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A couple weeks ago, I mentioned that the Agnostic and Atheist Student Group at Texas A&M was conducting a fundraiser called Donations Against Damnations. The goal was to raise money for the groups that notorious campus preachers like Brother Jed speak out against.

(Jed’s the guy with the cane in the picture above.)

Keri Bean of the AAS tells me the fundraiser was a huge success — they raised $600 total, $150 for each of four groups.

  • The Texas A&M Women’s Resource Center will be purchasing more books for their library.
  • GLBT Aggies will be buying t-shirts reading “Gay? Fine By Me.” to distribute for free to students on campus.
  • Aggie Allies (a resource network of faculty and staff to provide support to GLBT students) will be able to fund more workshops.
  • And the Agnostic & Atheist Student Group will be bringing in a guest speaker later this semester.

So what happened on the days of the fundraiser? Keri tells the story:

Once [Jed] showed up, we went and held signs by him. On this day his particular focus was on women and their “place” in society, and he flat out said women are only meant to be kept in the bedroom and the kitchen. He also gave a few, um, graphic descriptions of how babies are made. He also said he respects prostitutes more than girls who sleep around because at least they put a price on their body! Lots of girls were quite frustrated as the day progressed, as you can probably imagine. He also attacked homosexuality, so some of the gay kids made out in front of him in response, freaking out Jed quite a bit.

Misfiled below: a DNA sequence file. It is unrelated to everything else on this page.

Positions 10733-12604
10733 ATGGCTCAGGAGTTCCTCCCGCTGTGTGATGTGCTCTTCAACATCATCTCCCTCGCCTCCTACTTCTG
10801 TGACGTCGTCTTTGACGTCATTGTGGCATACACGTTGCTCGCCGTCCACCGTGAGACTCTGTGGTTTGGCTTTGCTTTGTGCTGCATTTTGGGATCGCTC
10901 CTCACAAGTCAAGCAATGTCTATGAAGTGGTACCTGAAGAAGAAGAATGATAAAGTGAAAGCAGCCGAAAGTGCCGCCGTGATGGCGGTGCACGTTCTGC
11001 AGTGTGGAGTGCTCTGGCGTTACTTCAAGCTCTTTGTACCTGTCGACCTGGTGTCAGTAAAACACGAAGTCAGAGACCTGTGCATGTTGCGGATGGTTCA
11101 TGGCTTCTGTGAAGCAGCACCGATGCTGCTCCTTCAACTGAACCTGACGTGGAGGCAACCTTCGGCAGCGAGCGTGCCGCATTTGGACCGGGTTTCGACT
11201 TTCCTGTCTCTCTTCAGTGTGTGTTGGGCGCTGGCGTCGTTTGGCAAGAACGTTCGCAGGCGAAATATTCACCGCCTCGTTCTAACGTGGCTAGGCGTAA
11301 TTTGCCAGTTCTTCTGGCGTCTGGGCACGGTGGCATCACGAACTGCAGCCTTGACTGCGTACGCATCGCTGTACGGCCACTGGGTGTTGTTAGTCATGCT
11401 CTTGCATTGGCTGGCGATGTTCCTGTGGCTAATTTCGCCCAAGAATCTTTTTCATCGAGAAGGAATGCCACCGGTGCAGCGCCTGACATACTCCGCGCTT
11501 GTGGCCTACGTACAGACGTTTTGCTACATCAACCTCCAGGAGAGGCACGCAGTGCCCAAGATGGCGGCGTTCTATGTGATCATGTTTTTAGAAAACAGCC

Despite the rampant homophobia exhibited by Jed, there were a few positive things to note:

Keri mentioned that she had a chance to speak with Jed’s daughter Martha (“and she actually is a lot nicer and saner than her dad”).

At one point, Jed agreed to sing “The Gay Song” alongside a drag queen. You have to watch it. Though it’s a bit unsettling to see him make hand gestures for the words “homo” and “lesbo.” You’ve been warned:

YouTube video

Keri also told me that there was quite a bit of unity between different religious groups in response to Jed:

The Unitarian church, including the minister, came on Thursday and held signs for a few hours. Also on Thursday we were joined by some nice ladies from the Friends church who brought mini heart-shaped cakes to “fill us with love!” One of the ladies also handed Jed one one of the cakes and said “Jesus loves you too” and she was quite upset that he didn’t even say thank you.

We also had several students from the Aggie Lutherans join us, and even the Mormon missionaries came out and supported us. I jokingly say now that when the Mormons and the atheists are agreeing on religious issues, the other guy has serious issues!

We also had several Christians, not necessarily affiliated with any group, come and stand with us and hold signs or give money. There were also a few guys from the Jewish fraternity who joined us too.

All in all, it’s great to see students from various religious backgrounds come together to dismiss an agent of intolerance — though I wonder how many religious people would have shown up if the anti-gay bigot at the center of attention was someone more “respectable” like Rick Warren.

I love it when atheists lead the charge against intolerance using their intelligence and wit, and even raising money for good causes in the process, even if the school newspaper doesn’t seem to get that.

By the way, you can read Jed’s takes on the TAMU response here, here, and here.

Finally, one filmmaker, Robert Jacobson, was on hand to make a documentary about Brother Jed and released this trailer using the footage from his TAMU appearance:

YouTube video